A Short History of the Welfare State. The Case of Finland

Professor Pertti Haapala – University of Tampere, Finland

Tuesday 18 February 2014 11.00am – 12.30pm

The lecture discusses the economic, social and political foundations of the Nordic Model of welfare state from two points of view: the current discussion (short future?) and historical evidence (short past). Nordic countries have a long history in centralized policies, which has its historical roots and social preconditions. Those conditions have faded away and new logic and justification are needed to maintain the welfare state. Several options are available, but -despite other political disagreements – Finns are strongly defending the universal model. Why is that, and is it possible in the European framework and in the global world? Historical experience may help in seeking answers.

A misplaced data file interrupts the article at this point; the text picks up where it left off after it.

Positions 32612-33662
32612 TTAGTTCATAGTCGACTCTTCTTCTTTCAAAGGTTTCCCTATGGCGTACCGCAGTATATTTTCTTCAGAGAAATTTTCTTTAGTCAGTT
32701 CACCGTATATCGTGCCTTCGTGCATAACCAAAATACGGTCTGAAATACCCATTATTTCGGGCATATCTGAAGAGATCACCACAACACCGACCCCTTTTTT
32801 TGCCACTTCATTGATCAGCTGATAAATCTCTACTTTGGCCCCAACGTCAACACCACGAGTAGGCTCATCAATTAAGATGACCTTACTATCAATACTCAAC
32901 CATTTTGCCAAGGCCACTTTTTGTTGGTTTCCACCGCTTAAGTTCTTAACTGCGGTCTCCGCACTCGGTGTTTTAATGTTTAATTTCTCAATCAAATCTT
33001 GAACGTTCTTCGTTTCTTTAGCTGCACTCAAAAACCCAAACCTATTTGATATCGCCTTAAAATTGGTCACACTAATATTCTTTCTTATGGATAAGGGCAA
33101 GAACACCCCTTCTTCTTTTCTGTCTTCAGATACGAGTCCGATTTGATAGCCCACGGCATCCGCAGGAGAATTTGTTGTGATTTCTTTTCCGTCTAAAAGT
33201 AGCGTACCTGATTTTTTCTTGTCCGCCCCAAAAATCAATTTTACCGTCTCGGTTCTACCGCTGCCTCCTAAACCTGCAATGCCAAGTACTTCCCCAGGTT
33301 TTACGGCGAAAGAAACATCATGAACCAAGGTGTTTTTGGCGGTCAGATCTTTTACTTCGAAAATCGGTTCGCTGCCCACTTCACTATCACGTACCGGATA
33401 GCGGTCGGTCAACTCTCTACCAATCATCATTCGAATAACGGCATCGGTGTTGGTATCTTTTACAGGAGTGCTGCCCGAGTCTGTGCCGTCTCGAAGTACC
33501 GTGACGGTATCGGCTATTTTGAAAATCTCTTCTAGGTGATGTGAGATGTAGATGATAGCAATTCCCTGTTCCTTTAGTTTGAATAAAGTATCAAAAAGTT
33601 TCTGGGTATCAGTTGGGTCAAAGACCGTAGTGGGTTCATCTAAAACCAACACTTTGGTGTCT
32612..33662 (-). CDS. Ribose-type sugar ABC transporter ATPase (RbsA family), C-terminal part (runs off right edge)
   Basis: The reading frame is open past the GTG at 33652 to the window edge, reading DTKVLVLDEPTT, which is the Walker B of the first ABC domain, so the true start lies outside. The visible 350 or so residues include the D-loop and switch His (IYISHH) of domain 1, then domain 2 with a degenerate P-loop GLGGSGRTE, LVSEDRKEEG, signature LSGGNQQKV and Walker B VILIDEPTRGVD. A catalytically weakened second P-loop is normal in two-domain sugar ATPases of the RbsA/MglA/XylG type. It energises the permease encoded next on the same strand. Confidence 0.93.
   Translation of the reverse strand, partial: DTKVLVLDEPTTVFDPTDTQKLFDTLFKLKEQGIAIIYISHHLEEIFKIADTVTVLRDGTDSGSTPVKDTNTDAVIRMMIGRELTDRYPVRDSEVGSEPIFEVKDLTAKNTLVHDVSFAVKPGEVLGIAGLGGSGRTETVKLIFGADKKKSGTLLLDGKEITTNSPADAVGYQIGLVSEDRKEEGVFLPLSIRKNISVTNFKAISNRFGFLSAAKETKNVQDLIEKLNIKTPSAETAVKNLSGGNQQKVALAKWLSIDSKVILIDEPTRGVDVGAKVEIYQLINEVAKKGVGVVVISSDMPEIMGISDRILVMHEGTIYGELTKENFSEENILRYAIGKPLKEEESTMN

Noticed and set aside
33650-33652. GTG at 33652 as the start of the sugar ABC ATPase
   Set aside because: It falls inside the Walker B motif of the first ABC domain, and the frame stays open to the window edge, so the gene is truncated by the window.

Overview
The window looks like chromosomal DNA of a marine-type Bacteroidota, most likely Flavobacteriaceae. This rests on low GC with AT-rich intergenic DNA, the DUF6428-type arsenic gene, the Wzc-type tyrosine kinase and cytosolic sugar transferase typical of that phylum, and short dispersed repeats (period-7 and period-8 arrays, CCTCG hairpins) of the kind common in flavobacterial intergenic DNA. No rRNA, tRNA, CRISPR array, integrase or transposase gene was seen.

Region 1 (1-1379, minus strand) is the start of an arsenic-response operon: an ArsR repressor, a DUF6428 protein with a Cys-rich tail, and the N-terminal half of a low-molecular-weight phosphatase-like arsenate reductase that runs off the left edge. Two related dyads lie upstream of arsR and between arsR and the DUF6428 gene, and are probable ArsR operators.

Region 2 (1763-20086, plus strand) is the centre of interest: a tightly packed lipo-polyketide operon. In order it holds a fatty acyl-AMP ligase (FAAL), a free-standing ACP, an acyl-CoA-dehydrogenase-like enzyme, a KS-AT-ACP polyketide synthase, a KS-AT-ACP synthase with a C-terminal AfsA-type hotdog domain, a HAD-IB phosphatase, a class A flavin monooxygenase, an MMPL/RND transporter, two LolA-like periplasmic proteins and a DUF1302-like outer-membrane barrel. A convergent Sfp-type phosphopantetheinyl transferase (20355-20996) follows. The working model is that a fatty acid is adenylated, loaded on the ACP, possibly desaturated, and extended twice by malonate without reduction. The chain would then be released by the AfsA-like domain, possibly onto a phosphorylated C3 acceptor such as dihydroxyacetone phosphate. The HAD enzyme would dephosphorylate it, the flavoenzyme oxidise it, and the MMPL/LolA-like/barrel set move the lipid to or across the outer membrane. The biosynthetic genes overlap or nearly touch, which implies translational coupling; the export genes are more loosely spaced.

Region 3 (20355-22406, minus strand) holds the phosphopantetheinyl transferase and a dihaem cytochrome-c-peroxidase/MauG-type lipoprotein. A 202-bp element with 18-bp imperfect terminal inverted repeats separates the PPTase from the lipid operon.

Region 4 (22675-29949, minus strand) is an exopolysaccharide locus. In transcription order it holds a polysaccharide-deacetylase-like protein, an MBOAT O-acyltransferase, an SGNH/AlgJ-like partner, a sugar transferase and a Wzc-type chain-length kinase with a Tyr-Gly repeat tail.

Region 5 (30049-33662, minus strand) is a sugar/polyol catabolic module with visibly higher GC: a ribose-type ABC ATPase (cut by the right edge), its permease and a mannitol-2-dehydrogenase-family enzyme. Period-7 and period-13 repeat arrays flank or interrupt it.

Pertti Haapala is Professor of History and Vice-Rector in University of Tampere, Finland, and Director of the Academy of Finland Centre of Excellence in Historical Research. The CoE re-examines the history of Finland in a comparative, transnational and global perspective. He has published books and articles on Finnish economic and social history, the Civil War of 1918 and historiography. He is currently preparing a book on Historical Thinking and a series of publications History of Society: Finland 1400-2000.

Venue: ANU Centre for European Studies, 1 Liversidge Street (Bldg 67C), Canberra

Parking: please see the Visitor Parking Map 
 europe@anu.edu.au by 17 February 2014

This lecture is co-hosted by the Australian and New Zealand School of Government (ANZSOG) and the ANUCES.

ANUCES is an initiative involving four ANU Colleges (Arts and Social Sciences, Law, Business and Economics, and Asia and the Pacific) co-funded by the ANU and the European Union.